To make matters worse, Wolff wrote, the school funding formula locks in the 2004 assessment levels, which experts say were much more out of whack than current assessments. Steve Gardner of the Public Policy Research Center at the University of Missouri at St. Louis maintained during the trial of the school case that his study of 25 counties showed great disparities in assessments, with rural areas like Washington County assessing property at less than 60 percent of its value.

Wolff wrote that situation "rigs the system of education." He reminded Missourians that children growing today up in little towns such as Hannibal, Nevada or Tarkio become citizens of big cities such as Cape Girardeau, Kansas City or Springfield tomorrow. But they won't be prepared for the global marketplace, leaving many top scientific and technical jobs to be filled by highly educated people from other nations.

Meanwhile, Missouri children are still going to school on the "agricultural calendar," starting the school day when their "adolescent brains are not fully awake" and then returning home without parental supervision "for channel-surfing, internet-surfing, criminal mischief or sex."

Wolff pointed out that the state constitution specifically requires that the state tax commission "equalize assessment as between counties." The rest of the court didn't dispute that, but Judge Russell pointed out that the state tax commission was not a party to the lawsuit and that the court could not decide the issue for that reason. Hence the possibility of another lawsuit.

Wolff, who was deeply involved in school issues when he served as special counsel to the late Gov. Mel Carnahan, pointed out that the funding disparities between the richest and poorest school districts were "stunning." Clayton and two other districts spend more than $13,000 a pupil, while the lowest spending rural districts spend less than $4,900 a pupil.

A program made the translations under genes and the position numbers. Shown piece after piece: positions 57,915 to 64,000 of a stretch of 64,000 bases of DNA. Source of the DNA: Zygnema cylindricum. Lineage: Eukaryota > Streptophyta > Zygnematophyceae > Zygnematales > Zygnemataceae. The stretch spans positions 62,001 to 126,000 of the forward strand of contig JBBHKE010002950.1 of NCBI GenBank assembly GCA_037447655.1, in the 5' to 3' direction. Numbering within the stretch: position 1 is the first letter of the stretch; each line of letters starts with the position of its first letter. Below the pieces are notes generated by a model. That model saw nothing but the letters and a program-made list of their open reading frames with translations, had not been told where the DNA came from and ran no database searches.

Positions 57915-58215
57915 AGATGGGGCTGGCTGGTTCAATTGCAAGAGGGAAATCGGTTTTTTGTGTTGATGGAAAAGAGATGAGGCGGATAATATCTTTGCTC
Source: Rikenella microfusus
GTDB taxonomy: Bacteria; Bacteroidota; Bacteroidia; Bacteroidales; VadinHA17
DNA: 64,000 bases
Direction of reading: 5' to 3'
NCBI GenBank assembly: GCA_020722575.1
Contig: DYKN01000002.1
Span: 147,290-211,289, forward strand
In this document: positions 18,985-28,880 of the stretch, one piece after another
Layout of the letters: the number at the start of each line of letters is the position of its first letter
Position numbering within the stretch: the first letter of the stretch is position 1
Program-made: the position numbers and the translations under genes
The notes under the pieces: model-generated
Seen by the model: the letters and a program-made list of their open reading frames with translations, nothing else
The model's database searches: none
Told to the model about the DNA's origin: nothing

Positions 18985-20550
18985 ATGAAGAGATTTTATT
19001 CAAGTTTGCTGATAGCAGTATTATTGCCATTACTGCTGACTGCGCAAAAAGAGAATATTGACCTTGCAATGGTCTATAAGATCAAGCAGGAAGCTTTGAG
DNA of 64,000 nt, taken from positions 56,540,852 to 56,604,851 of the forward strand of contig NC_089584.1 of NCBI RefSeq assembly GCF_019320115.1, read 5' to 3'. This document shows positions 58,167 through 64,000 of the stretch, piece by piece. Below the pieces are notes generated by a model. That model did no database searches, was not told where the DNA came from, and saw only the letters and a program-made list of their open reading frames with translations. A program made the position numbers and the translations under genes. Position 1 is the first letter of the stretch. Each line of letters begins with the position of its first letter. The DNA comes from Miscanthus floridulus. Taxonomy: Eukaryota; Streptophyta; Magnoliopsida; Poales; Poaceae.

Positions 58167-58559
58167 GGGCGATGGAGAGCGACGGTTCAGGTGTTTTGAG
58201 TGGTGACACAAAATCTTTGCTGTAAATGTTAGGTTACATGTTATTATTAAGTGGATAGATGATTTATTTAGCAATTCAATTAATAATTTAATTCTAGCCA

Maybe, Wolff wrote with his sarcastic pen firmly in hand, inequities in school funding were "close enough for government work." The judge noted that the phrase had been used by his predecessor, Judge Edward D. Robertson, Jr., an appointee of former Gov. John Ashcroft. Wolff returned to the point in his conclusion, stating that "the court's role is not to join the applause by brushing lightly over some serious-sounding but shop-worn constitutional doctrines and pronouncing the legislative efforts good enough." Rather, he said the 2005 law provided only "delusions of adequacy."

He said his applause would be "the sound of one hand clapping."

William H. Freivogel is director of the School of Journalism at Southern Illinois University Carbondale and a professor at the Paul Simon Public Policy Institute.

William H. Freivogel is director of the School of Journalism at Southern Illinois University Carbondale and a professor at the Paul Simon Public Policy Institute. Previously, he worked for the St. Louis Post-Dispatch for 34 years, serving as assistant Washington Bureau Chief and deputy editorial editor. He covered the U.S. Supreme Court while in Washington. He is a graduate of Kirkwood High School, Stanford University and Washington University Law School. He is a member of the Missouri Bar.